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40 Best Country Albums of 2016

Miranda Lambert, Sturgill Simpson, Margo Price and more of the year’s best

Miranda Lambert, Sturgill Simpson and Margo Price made some of 2016's best country albums.

Country music finally broke free of the bro stranglehold in 2016, with a demonstrative return to more thoughtful lyrics and a U-turn away from sound-alike production. Though, regrettably, country radio could still use a lesson in equality, artists like Margo Price, Miranda Lambert, Aubrie Sellers and Maren Morris continued to prove that some of the most insightful songwriting is coming from women. Jon Pardi and William Michael Morgan found the sweet spot between contemporary polish and traditional instruments; Brothers Osborne displayed a blue-collar heart and affinity for the Band; and Keith Urban pushed the envelope by collaborating with Nile Rodgers and Pitbull. Here's the best of the year.

Carrie Rodriguez, Lola
20

Carrie Rodriguez, ‘Lola’

Carrie Rodriguez is a Berklee-trained, Mexican-American fiddle player and singer whose fifth studio album was partially inspired by her great aunt, ranchera singer Eva Garza. Lola is Rodriguez's first bilingual record and includes a cover of the traditional Mexican song "Perfidia" next to breathtaking originals like "I Dreamed I Was Lola Beltrán," which imagines the life of another famous ranchera singer. But beneath the lovely melodies and effortless mutability on this crowd-funded, self-released album, there's also pointed critique: In "Z," Rodriguez sings about all the venues that have misspelled her name over the years. "Doors are gonna open if you want them to," she sings, "but you might have to knock 'em down." Her mission? "Tell country music where to put a 'z.'" E.L.

Keith Urban, Ripcord
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Keith Urban, ‘Ripcord’

Experimental and ambitious, Keith Urban's ninth studio album crosses way over from country, but never at the risk of trying too hard. Rather, the progressively minded singer-guitarist challenges his fans, introducing sounds and genres that don't typically appear on a Nashville album but nonetheless feel right at home. There's the surprisingly sturdy party-pop collaboration with Pitbull and disco-funk legend Nile Rodgers "Sun Don't Let Me Down"; the modern-day doo-wop of "Blue Ain't Your Color"; and the dance-floor rave of the Carrie Underwood duet "The Fighter." But it's the Number One single "Wasted Time" that best embodies Ripcord's visionary spirit, simultaneously recalling Urban country-radio jams "Days Go By" and "Better Life" and demonstrating how successful country music experimentation can be in the right hands. W.H.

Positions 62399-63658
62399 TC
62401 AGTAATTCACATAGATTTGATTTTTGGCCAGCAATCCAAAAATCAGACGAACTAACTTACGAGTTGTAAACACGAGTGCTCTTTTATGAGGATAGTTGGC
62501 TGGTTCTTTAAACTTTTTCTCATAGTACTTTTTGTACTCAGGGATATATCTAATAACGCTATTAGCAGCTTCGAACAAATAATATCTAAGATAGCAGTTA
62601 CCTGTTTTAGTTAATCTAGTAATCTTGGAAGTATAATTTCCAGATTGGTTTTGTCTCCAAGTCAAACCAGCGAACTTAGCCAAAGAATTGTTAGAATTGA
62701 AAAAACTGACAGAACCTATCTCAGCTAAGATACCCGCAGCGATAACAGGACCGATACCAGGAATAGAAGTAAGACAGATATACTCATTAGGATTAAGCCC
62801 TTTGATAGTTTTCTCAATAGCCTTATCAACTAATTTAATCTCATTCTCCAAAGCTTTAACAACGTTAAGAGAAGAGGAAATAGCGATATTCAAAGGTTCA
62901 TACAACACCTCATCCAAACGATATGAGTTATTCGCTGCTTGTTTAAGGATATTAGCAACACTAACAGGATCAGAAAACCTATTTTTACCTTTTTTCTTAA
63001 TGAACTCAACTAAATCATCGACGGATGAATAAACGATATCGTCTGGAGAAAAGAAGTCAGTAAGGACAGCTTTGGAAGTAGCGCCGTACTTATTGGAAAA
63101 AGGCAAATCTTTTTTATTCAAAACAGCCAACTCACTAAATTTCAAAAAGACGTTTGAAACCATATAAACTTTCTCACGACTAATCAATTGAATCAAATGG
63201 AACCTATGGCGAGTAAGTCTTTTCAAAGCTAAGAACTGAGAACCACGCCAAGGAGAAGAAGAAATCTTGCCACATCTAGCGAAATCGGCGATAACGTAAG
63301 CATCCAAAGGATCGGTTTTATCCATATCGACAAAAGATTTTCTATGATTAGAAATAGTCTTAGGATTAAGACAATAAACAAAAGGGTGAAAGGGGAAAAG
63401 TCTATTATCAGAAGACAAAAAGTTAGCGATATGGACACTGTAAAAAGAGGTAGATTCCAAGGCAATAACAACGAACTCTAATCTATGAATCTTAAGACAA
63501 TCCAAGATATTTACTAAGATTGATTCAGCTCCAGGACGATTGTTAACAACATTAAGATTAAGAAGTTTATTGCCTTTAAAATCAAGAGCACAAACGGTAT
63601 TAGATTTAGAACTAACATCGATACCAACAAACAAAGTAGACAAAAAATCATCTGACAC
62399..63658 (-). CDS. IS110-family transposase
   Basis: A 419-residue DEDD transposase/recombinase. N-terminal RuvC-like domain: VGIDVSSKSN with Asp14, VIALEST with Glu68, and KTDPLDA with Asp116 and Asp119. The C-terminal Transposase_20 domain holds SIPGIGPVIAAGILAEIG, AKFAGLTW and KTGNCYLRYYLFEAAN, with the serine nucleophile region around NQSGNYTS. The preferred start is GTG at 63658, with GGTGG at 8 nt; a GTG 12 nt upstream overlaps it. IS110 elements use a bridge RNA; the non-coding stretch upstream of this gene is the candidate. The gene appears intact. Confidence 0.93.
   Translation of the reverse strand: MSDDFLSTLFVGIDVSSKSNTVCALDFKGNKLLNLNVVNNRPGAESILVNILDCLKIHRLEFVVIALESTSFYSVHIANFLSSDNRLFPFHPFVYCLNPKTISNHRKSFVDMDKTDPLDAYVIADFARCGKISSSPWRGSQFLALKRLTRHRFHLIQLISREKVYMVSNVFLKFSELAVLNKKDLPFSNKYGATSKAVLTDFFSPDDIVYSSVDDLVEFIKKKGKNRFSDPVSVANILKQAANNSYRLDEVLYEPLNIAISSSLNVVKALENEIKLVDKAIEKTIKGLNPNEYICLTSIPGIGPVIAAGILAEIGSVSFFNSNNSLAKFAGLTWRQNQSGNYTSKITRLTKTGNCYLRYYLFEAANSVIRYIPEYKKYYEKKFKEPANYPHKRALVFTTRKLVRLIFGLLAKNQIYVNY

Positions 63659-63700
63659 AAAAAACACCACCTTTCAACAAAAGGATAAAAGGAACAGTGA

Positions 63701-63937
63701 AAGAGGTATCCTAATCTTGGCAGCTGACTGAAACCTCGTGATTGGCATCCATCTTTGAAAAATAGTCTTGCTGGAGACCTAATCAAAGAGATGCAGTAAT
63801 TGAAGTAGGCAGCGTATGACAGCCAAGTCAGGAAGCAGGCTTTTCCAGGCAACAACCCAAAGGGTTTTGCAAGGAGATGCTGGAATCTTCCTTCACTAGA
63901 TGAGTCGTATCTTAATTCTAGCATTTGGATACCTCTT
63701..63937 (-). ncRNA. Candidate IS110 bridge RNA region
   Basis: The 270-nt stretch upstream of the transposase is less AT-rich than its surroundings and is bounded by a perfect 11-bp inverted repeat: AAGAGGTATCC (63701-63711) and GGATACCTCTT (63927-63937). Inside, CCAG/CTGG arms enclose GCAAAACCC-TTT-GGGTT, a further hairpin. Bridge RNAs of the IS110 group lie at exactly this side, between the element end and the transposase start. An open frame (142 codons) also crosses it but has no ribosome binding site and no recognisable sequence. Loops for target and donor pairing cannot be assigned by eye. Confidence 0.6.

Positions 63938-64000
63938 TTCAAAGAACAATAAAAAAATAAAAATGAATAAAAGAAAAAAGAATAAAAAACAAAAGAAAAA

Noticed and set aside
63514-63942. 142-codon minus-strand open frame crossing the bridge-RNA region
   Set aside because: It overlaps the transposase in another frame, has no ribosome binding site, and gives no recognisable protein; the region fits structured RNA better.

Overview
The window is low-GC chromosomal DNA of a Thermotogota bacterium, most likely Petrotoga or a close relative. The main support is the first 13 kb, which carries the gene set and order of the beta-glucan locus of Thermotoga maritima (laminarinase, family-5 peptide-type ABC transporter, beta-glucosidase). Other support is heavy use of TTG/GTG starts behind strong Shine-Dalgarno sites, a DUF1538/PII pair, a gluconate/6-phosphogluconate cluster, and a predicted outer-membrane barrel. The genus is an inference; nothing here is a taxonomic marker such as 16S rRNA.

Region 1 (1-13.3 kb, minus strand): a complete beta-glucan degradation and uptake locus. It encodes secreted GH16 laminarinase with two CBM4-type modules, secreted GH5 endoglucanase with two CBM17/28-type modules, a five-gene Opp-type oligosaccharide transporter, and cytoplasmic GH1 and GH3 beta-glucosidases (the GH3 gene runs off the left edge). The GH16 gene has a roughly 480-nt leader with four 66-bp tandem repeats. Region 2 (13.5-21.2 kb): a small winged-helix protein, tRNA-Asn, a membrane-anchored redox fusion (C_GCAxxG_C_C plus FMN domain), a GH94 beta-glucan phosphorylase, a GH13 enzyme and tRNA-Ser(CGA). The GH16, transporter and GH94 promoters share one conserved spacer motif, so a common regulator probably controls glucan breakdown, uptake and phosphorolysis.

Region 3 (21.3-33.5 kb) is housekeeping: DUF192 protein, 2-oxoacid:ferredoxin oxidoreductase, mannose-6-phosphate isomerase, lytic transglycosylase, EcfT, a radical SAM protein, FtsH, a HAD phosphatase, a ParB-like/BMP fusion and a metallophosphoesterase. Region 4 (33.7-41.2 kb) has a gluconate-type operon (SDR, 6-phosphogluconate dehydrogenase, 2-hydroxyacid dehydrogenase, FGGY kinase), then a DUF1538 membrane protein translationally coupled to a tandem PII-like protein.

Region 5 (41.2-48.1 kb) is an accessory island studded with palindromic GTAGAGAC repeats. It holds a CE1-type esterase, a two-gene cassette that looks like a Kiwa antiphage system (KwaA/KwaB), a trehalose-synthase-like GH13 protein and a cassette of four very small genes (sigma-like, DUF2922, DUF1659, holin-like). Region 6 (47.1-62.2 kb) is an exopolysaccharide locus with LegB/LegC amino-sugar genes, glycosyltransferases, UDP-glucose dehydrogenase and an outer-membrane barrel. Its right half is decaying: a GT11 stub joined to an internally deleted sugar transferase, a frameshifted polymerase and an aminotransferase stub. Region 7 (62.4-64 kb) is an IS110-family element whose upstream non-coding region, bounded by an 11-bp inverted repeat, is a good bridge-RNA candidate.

Vince Gill, Down to My Last Bad Habit
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Vince Gill, ‘Down to My Last Bad Habit’

With 20 Grammy Awards and a career spanning three decades, Vince Gill has nothing left to prove. But Down to My Last Bad Habit, his first album since 2011, is a welcome return from a master of the form. Gill is cheerfully oblivious to current trends on country radio, returning to old standbys: heartbroken acoustic ballads ("I'll Be Waiting for You"), innuendo-laden blues rock ("Make You Feel Real Good") and George Jones-homage ("Sad One Comin' On"). The title track is slick blue-eyed soul, full of pointed guitar and backing vocals that approximate long, lovelorn sighs, while "Reasons for the Tears I Cry" finds Gill slipping into a more forceful register, asserting his right to weep with help from a firm backbeat and rugged riffs. This singer knows his strengths – immaculate production, tender expressions of feeling – and deploys them expertly. E.L.